The other day I read an article detailing the “ébats” of a man and a woman splashed on the first page of a newspaper. Granted that we have a free press, but does this mean that the papers can take the liberty to publish anything they feel like? Young children of the Fifth and Sixth Standards are encouraged to read the newspapers for their general knowledge as well as for keeping track with local as well as world events.

I wonder if the persons responsible for that particular paper would encourage their own children to read such stuff. We have all been children and we know how we have learnt about the facts of life. We had friends, who were two or three years older than us, and who taught us about these matters without appearing to be teaching us. It was done smoothly and I am grateful to all of them.

And now we have papers feeding the minds of small children with the wrong sort of stuff. It is not surprising that we have so many juvenile delinquents… But who cares? Does the Minister responsible for children’s affairs care? What about the Ombudsman for children or those persons responsible for the welfare of children? They canvass in favour of children’s rights of children. What about their responsibilities? And what about those of parents? The parents should shoulder the responsibility of raising their children to the best of their ability and the teachers should be allowed to teach their pupils to the best of their ability. I do not know who came up with this stupid idea that parents are not good enough to raise their children, nor are the teachers good enough to teach their wards. And again who has had this stupid idea that children should not be punished? Neither by the parents nor by the teachers?

Persons in authority bring in all sorts of laws to curtail the natural rights of parents and of teachers – oblivious to the fact that they are in fact producing a generation of “neurotics”. Compare the children of the past generation with those of the present generation: we have turned out to be alright, I would think. Can we say the same thing as regard the children of the present generation? Some people seem to forget that children are children and they must have the necessary space to grow up as children.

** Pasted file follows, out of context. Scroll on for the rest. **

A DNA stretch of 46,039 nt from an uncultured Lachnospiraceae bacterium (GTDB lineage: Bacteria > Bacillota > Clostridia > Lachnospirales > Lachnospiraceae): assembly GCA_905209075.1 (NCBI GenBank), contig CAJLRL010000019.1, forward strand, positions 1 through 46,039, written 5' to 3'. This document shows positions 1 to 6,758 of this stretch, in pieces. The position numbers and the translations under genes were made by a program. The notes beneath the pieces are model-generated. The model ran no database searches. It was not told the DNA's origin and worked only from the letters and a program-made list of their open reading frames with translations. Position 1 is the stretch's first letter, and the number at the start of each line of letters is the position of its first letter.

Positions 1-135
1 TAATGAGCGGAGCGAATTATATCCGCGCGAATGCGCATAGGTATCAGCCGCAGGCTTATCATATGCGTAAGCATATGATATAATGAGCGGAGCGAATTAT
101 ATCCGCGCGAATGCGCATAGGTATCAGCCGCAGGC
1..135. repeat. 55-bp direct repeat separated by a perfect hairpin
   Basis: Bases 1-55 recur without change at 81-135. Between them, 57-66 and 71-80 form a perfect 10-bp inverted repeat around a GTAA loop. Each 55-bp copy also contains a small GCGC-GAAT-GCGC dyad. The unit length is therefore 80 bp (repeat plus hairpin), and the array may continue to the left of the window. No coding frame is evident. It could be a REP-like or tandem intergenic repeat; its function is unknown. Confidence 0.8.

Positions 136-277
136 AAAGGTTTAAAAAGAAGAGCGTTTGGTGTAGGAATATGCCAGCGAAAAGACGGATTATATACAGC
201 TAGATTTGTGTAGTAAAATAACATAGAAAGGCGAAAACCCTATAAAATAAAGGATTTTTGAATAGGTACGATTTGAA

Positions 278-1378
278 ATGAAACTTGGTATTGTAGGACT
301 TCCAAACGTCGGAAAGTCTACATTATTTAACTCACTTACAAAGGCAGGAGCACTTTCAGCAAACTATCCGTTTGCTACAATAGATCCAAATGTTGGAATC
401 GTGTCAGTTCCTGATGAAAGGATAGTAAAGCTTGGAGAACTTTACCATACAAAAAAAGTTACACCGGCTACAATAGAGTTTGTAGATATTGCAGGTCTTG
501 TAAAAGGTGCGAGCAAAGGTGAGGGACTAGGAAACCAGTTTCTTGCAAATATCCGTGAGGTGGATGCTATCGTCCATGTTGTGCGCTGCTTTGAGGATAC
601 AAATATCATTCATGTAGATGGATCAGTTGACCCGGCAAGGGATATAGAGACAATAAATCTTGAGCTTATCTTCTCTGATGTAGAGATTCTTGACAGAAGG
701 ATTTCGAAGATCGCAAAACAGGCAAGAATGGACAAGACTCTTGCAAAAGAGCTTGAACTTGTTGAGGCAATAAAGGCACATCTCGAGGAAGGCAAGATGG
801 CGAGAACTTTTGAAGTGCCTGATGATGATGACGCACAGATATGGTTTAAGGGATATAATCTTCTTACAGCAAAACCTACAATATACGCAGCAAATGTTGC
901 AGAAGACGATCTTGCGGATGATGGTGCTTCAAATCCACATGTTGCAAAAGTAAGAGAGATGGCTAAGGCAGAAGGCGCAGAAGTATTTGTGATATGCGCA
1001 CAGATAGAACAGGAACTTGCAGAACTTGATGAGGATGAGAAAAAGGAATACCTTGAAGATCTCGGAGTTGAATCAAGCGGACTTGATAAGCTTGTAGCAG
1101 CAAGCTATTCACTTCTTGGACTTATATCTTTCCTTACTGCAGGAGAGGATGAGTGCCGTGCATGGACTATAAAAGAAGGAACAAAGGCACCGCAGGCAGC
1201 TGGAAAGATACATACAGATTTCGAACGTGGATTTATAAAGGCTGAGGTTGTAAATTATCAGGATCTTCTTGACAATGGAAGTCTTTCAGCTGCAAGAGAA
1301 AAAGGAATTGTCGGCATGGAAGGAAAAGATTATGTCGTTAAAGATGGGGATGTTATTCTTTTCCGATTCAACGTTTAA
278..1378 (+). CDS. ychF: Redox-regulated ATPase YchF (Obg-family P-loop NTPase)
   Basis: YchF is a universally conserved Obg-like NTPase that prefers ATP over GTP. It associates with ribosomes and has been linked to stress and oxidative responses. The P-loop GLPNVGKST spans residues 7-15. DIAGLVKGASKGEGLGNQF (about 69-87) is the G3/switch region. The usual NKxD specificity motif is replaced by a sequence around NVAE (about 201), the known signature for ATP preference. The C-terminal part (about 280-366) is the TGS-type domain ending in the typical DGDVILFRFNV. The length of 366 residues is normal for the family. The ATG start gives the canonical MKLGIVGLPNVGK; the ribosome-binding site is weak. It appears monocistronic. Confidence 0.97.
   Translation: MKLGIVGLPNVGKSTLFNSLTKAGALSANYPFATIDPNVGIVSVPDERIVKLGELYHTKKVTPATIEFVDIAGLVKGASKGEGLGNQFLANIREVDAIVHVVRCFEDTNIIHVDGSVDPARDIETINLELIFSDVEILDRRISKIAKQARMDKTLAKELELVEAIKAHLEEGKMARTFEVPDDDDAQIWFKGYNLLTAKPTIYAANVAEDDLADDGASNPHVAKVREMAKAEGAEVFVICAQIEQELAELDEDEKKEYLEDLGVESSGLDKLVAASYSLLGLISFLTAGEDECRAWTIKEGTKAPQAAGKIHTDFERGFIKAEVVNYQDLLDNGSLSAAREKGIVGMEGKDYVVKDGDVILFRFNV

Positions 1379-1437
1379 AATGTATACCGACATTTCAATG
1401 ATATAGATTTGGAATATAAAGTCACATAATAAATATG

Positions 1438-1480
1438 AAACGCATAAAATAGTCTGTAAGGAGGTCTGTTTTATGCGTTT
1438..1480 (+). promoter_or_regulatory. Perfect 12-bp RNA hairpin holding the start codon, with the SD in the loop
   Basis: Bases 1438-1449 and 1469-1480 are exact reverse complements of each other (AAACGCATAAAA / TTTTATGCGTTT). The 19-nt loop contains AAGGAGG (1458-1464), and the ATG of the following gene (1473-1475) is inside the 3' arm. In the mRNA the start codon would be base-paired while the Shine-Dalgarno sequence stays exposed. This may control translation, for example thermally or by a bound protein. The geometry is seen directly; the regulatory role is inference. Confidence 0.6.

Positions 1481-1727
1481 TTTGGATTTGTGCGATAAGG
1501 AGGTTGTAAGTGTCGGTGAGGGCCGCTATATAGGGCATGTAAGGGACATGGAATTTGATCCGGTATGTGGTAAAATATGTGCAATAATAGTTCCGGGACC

Let me end this point with a quotation: “If you have a child that grows in a home that values education and parents who encourage it, then there is no doubt in my mind that the child is going to succeed in life. They will have a good work ethic and they will achieve well.” — Ronnie Kuhn, the Headmaster of Northfield School, in an interview to l’express, 21 May 2011. Is there anyone who dares to disagree with this opinion?

 

Undesirable elements should not be allowed to set base here

A Third Point: The previous minister of Tourism had decided to allow people from certain countries to visit Mauritius without a passport provided they have a return ticket and a personal identification document. The present minister is extending what his predecessor had decided for French citizens. I was against the decision of the previous minister as I am against that of the present minister.

I have nothing against any citizen of any country but I am afraid that certain undesirable elements from the countries named might land here and they may try to establish their nefarious activities. Let me quote an example. Trinidad is a country just like Mauritius where you find Indo-Trinidadians, Afro-Trinidadians, Sino-Trinidadians and others.

Sometime in the past, quite a number of Chinese persons were allowed to enter the country and now it appears that people of the Triad have infiltrated Trinidadian society. These are very dangerous people and it would seem that money is not a problem for them. Of course, on the face of it, any activity established by such people is above board and legal.

We do not want to face such a situation here – not now nor in the future. Our ministers must be careful. Undesirable elements from wherever they come from should not be allowed to set base here.

LEX